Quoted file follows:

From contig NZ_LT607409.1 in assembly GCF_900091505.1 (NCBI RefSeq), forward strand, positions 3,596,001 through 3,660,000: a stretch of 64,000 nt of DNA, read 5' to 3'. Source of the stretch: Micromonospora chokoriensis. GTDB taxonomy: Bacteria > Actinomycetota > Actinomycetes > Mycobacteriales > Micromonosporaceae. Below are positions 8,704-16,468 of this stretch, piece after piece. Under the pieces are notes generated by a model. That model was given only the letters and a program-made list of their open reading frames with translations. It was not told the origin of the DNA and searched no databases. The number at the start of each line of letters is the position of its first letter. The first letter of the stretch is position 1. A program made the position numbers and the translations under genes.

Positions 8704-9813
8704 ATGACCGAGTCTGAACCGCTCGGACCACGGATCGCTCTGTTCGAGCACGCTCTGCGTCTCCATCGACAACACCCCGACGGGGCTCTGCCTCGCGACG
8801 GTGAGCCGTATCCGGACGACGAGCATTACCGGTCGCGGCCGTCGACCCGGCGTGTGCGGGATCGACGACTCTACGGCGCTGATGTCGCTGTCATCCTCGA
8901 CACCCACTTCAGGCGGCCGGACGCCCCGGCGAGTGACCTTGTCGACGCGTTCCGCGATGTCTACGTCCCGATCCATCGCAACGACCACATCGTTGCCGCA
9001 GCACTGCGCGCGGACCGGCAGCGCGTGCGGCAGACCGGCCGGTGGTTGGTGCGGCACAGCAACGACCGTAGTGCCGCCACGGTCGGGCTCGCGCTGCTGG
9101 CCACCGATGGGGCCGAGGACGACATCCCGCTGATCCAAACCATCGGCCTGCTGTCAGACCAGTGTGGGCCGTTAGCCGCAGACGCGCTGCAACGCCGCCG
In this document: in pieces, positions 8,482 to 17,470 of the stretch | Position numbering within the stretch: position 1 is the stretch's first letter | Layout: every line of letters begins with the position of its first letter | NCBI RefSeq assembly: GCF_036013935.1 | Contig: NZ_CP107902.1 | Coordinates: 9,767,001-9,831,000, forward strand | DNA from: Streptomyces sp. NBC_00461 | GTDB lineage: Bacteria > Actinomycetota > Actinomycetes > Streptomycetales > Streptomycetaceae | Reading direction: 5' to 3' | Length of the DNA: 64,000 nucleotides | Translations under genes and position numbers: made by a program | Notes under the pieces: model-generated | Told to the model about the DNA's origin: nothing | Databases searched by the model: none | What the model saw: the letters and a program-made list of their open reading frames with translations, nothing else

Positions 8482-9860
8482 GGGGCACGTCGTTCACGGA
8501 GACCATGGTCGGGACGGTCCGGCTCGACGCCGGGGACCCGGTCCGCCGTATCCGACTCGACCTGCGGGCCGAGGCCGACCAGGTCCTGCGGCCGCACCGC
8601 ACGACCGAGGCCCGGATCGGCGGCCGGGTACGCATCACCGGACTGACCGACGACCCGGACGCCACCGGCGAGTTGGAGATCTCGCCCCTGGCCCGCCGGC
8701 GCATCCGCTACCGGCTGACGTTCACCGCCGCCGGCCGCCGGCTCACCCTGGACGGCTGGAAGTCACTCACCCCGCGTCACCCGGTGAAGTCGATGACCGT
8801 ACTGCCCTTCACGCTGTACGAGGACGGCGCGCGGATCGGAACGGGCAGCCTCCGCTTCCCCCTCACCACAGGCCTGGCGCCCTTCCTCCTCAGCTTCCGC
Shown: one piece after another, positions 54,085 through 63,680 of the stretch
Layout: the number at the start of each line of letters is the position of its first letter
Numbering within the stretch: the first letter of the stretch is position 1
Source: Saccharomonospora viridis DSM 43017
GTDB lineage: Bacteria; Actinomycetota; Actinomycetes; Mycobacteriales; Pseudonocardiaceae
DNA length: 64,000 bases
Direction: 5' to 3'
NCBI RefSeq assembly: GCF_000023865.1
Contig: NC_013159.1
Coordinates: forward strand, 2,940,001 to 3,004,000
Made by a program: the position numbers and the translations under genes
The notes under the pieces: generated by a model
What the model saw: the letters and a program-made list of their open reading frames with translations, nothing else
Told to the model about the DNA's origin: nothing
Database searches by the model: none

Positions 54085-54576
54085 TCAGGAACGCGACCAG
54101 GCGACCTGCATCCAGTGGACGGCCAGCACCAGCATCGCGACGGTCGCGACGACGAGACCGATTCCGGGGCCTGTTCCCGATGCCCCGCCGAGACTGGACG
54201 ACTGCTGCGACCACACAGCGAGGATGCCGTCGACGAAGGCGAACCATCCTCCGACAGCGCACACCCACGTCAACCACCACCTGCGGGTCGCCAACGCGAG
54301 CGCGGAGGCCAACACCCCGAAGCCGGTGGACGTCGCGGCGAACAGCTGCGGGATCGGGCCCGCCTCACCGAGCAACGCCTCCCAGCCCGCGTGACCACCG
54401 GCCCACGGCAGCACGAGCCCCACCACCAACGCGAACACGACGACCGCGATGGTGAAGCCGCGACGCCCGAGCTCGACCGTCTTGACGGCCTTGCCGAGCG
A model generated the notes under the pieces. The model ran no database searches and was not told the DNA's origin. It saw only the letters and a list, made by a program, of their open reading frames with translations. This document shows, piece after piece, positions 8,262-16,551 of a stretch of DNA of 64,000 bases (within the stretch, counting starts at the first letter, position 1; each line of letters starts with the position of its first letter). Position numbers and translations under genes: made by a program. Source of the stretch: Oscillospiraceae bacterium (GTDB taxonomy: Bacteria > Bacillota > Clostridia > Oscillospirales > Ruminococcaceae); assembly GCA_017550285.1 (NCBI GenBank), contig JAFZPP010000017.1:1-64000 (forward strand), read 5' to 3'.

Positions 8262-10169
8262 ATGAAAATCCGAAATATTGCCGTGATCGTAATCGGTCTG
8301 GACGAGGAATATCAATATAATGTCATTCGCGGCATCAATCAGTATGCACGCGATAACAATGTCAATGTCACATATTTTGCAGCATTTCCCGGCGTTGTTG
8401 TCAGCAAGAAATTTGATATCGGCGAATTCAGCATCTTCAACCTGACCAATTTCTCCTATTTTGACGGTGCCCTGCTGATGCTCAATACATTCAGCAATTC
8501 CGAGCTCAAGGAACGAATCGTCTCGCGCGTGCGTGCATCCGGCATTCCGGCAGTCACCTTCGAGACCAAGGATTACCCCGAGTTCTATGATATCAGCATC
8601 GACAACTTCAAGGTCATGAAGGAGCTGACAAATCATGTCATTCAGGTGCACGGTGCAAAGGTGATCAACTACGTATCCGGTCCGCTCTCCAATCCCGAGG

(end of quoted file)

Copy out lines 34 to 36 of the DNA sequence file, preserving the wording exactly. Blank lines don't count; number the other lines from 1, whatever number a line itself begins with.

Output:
54301 CGCGGAGGCCAACACCCCGAAGCCGGTGGACGTCGCGGCGAACAGCTGCGGGATCGGGCCCGCCTCACCGAGCAACGCCTCCCAGCCCGCGTGACCACCG
54401 GCCCACGGCAGCACGAGCCCCACCACCAACGCGAACACGACGACCGCGATGGTGAAGCCGCGACGCCCGAGCTCGACCGTCTTGACGGCCTTGCCGAGCG
A model generated the notes under the pieces. The model ran no database searches and was not told the DNA's origin. It saw only the letters and a list, made by a program, of their open reading frames with translations. This document shows, piece after piece, positions 8,262-16,551 of a stretch of DNA of 64,000 bases (within the stretch, counting starts at the first letter, position 1; each line of letters starts with the position of its first letter). Position numbers and translations under genes: made by a program. Source of the stretch: Oscillospiraceae bacterium (GTDB taxonomy: Bacteria > Bacillota > Clostridia > Oscillospirales > Ruminococcaceae); assembly GCA_017550285.1 (NCBI GenBank), contig JAFZPP010000017.1:1-64000 (forward strand), read 5' to 3'.